Running for Taylor in 50 States: Alabama

By Laura King Edwards

When I crossed the finish line of Charlotte’s Thunder Road Half Marathon blindfolded in November 2013, I knew the race would be a tough act to follow. But I didn’t intend to stop running for my sister, Taylor, and our fight against Batten disease and other rare diseases. That’s why I’m running a race in all 50 states – a feat not as rare as running 13.1 miles blind but one that I hope will help me spread our story far and wide.

Last month I ran the Auburn Running Festival Half Marathon, marking state number 12 in my quest for 50. continue reading →

Thanksgiving Without Food

By Laura King Edwards

I’ve been in frequent touch with my friend, Ricki Lewis, since leaving a comment on her DNA Science blog nearly three years ago. Ricki, a science writer with a PhD in genetics and author of The Forever Fix: Gene Therapy and the Boy Who Saved It, has written about Taylor’s Tale and our fight against Batten disease many times. She supported me while I wrote my memoir, Run to the Light, serving as an early reader. Ricki and I have never met in person, but after reading my book, she knows more about my family and me than most people.

This week, Ricki emailed me to ask about my recent trip to a writers’ conference in Asheville, North Carolina, and to wish my family a happy Thanksgiving. “I wish Taylor could taste the food,” Ricki said. “But she can smell, right?” continue reading →

Good Medicine

By Laura Edwards

Taylor came home today. She spent six nights in Levine Children’s Hospital. On Saturday, she had a surgical procedure that represents a milestone. It’s not a happy milestone, like losing a front tooth or outgrowing training wheels or getting a first kiss. Families fighting a life-threatening disease have “milestones” they hope they’ll never reach.

Some things about the surgery have been “good.” My sister always had a beautiful complexion. She’ll be 16 in August; at her age, I think I would have given just about anything to have skin like hers. Since Saturday morning, the color has eased back into Taylor’s face, and the dark circles that ringed her bottomless eyes have begun to fade. And though it will take some time before she regains her strength and we all get used to our new “normal,” I saw my sister’s fire flicker not long after she returned to the small hospital room that served as her home for almost a week.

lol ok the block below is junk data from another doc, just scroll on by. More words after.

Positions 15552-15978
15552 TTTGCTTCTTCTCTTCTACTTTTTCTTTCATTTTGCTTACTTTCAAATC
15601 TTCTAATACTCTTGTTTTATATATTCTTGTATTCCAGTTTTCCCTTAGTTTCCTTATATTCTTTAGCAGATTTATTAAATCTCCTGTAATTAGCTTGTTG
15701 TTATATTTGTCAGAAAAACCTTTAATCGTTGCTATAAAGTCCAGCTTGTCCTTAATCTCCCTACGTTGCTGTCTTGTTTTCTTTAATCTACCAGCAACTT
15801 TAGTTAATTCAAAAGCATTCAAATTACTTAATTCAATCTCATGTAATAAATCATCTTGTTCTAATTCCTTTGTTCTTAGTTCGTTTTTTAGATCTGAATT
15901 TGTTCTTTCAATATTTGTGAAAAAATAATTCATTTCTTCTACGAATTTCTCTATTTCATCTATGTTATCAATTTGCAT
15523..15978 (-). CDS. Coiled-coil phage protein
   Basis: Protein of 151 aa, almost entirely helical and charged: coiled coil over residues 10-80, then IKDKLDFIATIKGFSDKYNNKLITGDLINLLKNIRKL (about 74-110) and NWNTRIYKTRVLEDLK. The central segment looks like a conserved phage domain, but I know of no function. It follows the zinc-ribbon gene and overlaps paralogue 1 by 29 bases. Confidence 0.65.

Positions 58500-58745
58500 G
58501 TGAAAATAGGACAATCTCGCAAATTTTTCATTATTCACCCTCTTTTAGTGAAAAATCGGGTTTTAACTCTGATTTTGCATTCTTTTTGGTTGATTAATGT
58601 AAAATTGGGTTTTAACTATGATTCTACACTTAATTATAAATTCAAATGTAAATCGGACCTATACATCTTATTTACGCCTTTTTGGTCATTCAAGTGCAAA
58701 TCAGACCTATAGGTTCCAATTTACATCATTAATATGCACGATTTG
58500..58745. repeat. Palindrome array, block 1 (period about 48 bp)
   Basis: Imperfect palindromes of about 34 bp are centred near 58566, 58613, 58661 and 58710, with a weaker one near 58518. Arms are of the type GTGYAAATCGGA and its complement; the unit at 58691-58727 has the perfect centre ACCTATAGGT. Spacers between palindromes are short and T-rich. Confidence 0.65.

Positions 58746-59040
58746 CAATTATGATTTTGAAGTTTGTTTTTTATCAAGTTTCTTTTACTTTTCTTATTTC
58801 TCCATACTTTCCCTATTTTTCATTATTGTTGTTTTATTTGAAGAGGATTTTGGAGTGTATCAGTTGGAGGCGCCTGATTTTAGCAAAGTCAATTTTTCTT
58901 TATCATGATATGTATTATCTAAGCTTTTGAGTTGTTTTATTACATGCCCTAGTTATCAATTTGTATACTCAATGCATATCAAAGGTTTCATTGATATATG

taylor and her friends

Charlotte, right, paid a special visit to Taylor on Sunday.

There are good people in this world, as I’m often reminded. Good people are good medicine. Thank you to everyone who reached out to me, via this blog or social media or email or phone or the old-fashioned way, to let me know that my sister is in their thoughts and prayers. Thank you to Dawn, who takes care of Taylor because it’s her job but also because she loves my sister. Thank you to Linda, a good family friend, who read “Green Eggs and Ham” to Taylor on a bright, sunny afternoon when my sister couldn’t get outside to feel the sun’s rays on her skin. Linda’s funny voices – different for every character in the book – made my sister laugh more than I’ve heard in a long time. Thank you to Jill, Taylor’s vision teacher for many years, who spent time with her as she recovered and once gave her the gift of words after her world faded to black. Thank you to Charlotte, my sister’s best friend from Fletcher and an angel. I didn’t cry on Saturday morning when I watched them wheel my sister back to the operating room, but I held back tears when Charlotte knelt by my sister’s bed and placed a framed photo from their fourth grade trip to the Radio Disney station in my sister’s hands.